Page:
How To Be A Mother 8,000 Miles Away
(April 2, 2011)
March 22, 2011 -- Shonna Miller (left) assigned to 1/201st Field Artillery, W.Va. Army Guard helps fellow 201st soldiers load Kuwaiti monition rounds at the Udairi Range in Kuwait. Miller is a mother of two from Charleston, W.Va., and faces a daily struggle to be an engaging part of her children's lives while deployed.
| ||CAMP BUEHRING, Kuwait (March 29, 2011) — It might be argued that citizen-soldiers are the backbone of America's modern Army, deploying in support of foreign wars while maintaining support back home. West Virginia National Guard soldiers specifically have witnessed a constant deployment rotation, with many troops having already accumulated five tours since 2001. Included in that backbone are women, who endure the separation from their children while attempting to maintain a semblance of their motherly duties thousands of miles away.|
“The mother in me hurts all the time, but the soldier in me says chin up, carry on, and get your job done,” said Spc. Shonna Miller, of the 1/201st Field Artillery, West Virginia Army Guard. “Those few moments when I find myself in solitude are the worst, but it's almost a relief to have a good cry and finally feel the emotions we soldiers try so hard to repress.”
Miller, a musician in the 249th West Virginia Army Band, volunteered for the deployment and currently works as a human resource specialist for B Company.
“One of the main reasons for this deployment is so that we can move back to Charleston so I can be in the same city as my son,” Miller said. “He lives there with his father, and because of the need for aggressive speech therapy, I didn't want to move him to Morgantown with us three years ago and make him change doctors and therapists. Once I am home I will have my son a few nights a week and I won't have to miss him anymore.”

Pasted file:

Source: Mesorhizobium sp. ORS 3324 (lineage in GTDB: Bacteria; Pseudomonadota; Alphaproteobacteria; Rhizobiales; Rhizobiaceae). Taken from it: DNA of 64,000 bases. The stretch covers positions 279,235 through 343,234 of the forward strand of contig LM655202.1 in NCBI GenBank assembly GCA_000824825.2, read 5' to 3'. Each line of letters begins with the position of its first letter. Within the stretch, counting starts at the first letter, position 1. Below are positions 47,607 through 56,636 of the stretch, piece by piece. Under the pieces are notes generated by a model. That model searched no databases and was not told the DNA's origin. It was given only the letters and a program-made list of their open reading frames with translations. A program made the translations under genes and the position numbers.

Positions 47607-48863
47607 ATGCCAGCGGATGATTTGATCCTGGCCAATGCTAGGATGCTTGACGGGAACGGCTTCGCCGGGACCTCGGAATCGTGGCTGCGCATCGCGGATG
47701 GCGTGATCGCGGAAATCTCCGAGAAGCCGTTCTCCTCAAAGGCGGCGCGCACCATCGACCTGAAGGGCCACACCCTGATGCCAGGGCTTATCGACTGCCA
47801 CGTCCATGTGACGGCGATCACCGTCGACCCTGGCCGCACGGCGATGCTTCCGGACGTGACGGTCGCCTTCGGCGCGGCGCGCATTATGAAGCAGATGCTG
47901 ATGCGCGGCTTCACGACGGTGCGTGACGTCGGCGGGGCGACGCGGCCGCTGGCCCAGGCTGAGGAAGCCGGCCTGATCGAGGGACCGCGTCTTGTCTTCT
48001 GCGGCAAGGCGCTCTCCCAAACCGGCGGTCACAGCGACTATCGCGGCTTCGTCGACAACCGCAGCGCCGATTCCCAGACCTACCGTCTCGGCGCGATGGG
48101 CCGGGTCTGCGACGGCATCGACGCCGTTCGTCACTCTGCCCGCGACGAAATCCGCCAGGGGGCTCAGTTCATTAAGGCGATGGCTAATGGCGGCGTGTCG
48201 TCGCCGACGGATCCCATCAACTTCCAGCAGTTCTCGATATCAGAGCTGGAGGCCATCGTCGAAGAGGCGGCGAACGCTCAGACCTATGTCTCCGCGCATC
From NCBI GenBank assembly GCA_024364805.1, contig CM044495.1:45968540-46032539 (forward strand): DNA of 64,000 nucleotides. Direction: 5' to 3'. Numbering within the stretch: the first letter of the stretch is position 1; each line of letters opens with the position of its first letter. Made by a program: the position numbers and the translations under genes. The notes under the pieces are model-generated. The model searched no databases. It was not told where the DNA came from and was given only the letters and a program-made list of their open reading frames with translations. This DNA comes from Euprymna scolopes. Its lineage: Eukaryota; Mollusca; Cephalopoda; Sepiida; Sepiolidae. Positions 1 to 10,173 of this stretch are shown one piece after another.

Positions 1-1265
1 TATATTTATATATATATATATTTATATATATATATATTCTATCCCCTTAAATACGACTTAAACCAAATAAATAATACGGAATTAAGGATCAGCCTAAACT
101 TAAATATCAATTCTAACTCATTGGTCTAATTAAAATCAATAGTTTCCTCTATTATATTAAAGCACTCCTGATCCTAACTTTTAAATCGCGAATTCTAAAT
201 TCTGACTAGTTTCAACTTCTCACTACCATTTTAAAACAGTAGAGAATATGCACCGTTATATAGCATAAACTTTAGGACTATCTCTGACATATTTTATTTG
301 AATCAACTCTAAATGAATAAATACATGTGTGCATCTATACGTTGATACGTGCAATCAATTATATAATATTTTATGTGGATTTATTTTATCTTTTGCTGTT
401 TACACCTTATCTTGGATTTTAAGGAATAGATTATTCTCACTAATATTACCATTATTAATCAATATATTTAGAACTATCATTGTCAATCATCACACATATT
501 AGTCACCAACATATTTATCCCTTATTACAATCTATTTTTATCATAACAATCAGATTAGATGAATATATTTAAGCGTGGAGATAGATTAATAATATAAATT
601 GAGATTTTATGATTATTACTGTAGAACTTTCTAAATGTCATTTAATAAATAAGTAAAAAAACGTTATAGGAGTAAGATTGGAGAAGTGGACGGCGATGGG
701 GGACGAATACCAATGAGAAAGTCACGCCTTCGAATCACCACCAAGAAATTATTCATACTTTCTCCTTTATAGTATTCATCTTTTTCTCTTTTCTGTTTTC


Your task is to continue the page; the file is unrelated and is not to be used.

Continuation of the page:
Emma, 3-years-old and Ayden, 6, are handling the extended
|separation from their mother differently. |
“Emma is too young to understand time and I think she thought it was going to be like a drill weekend,” Miller said. “She gave me a hug and a kiss and said, ‘I'll see you later, Mommy. I love you.' We told Ayden that it would be a couple of months before he would see me again. He was sad but was happy when we told him that when I got home we would be living much closer to him.”
At mid-deployment, Miller has settled into the daily routine and days pass quickly for her. While the internet isn't always stable, it offers evenings of bliss, as Miller often uses Skype to video chat with her children.
“I print off coloring pages of some of their favorite things,” Miller said. “I will color one or two and include an uncolored sheet for them to have fun with. They love it and because they can't read yet, it's the best I can do.”
As a mother, you want your children to adapt to the separation, but at the same time their eventual nonchalant behavior can make you feel unwanted and unmissed, Miller said.
“Some nights Emma will wake up and come sleep on Mommy's side of the bed and they have a little chat about how they miss me,” Miller said. “It breaks my heart, but it also helps to know that she thinks of me and I'm still part of their lives.”
Upon her return to West Virginia, Miller and her husband Noah have plans to open a restaurant in Charleston and reunite with Ayden. Miller finishes her military obligation in December and will pursue an education in hospitality management and marketing.
“I have the support of my family, and my husband left his job to be a stay at home daddy so I can do this,” Miller said. “A soldier is a soldier no matter their race or gender, and a child needs a father as much as a mother.”
|Article and photo by Army Sgt. Debra Richardson|
1st Field Artillery
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